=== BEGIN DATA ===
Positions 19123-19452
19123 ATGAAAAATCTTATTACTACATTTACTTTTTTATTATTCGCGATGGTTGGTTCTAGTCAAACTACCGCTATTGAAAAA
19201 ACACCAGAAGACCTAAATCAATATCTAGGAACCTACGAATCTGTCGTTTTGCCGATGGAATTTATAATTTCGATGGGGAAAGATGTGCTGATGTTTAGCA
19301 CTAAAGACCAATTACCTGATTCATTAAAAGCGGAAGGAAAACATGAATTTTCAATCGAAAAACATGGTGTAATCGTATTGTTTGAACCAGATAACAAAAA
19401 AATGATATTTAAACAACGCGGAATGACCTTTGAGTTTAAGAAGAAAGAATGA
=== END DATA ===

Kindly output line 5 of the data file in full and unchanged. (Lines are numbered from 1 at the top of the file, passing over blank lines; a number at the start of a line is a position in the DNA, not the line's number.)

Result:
19401 AATGATATTTAAACAACGCGGAATGACCTTTGAGTTTAAGAAGAAAGAATGA